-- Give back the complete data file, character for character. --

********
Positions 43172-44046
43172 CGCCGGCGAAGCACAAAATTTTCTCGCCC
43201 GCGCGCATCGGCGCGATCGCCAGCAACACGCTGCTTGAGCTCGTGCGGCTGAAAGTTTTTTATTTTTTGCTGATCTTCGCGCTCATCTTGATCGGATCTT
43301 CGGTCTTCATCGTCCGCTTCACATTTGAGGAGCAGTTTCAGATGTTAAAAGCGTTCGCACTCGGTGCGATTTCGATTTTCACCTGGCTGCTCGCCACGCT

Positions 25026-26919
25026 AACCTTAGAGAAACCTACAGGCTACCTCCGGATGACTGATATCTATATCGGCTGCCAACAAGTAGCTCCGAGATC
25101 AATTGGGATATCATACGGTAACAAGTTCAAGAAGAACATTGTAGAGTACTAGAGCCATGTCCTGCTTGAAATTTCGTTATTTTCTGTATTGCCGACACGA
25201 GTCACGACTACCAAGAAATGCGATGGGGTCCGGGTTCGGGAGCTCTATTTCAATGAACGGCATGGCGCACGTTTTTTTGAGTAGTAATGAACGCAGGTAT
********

Positions 43172-44046
43172 CGCCGGCGAAGCACAAAATTTTCTCGCCC
43201 GCGCGCATCGGCGCGATCGCCAGCAACACGCTGCTTGAGCTCGTGCGGCTGAAAGTTTTTTATTTTTTGCTGATCTTCGCGCTCATCTTGATCGGATCTT
43301 CGGTCTTCATCGTCCGCTTCACATTTGAGGAGCAGTTTCAGATGTTAAAAGCGTTCGCACTCGGTGCGATTTCGATTTTCACCTGGCTGCTCGCCACGCT

Positions 25026-26919
25026 AACCTTAGAGAAACCTACAGGCTACCTCCGGATGACTGATATCTATATCGGCTGCCAACAAGTAGCTCCGAGATC
25101 AATTGGGATATCATACGGTAACAAGTTCAAGAAGAACATTGTAGAGTACTAGAGCCATGTCCTGCTTGAAATTTCGTTATTTTCTGTATTGCCGACACGA
25201 GTCACGACTACCAAGAAATGCGATGGGGTCCGGGTTCGGGAGCTCTATTTCAATGAACGGCATGGCGCACGTTTTTTTGAGTAGTAATGAACGCAGGTAT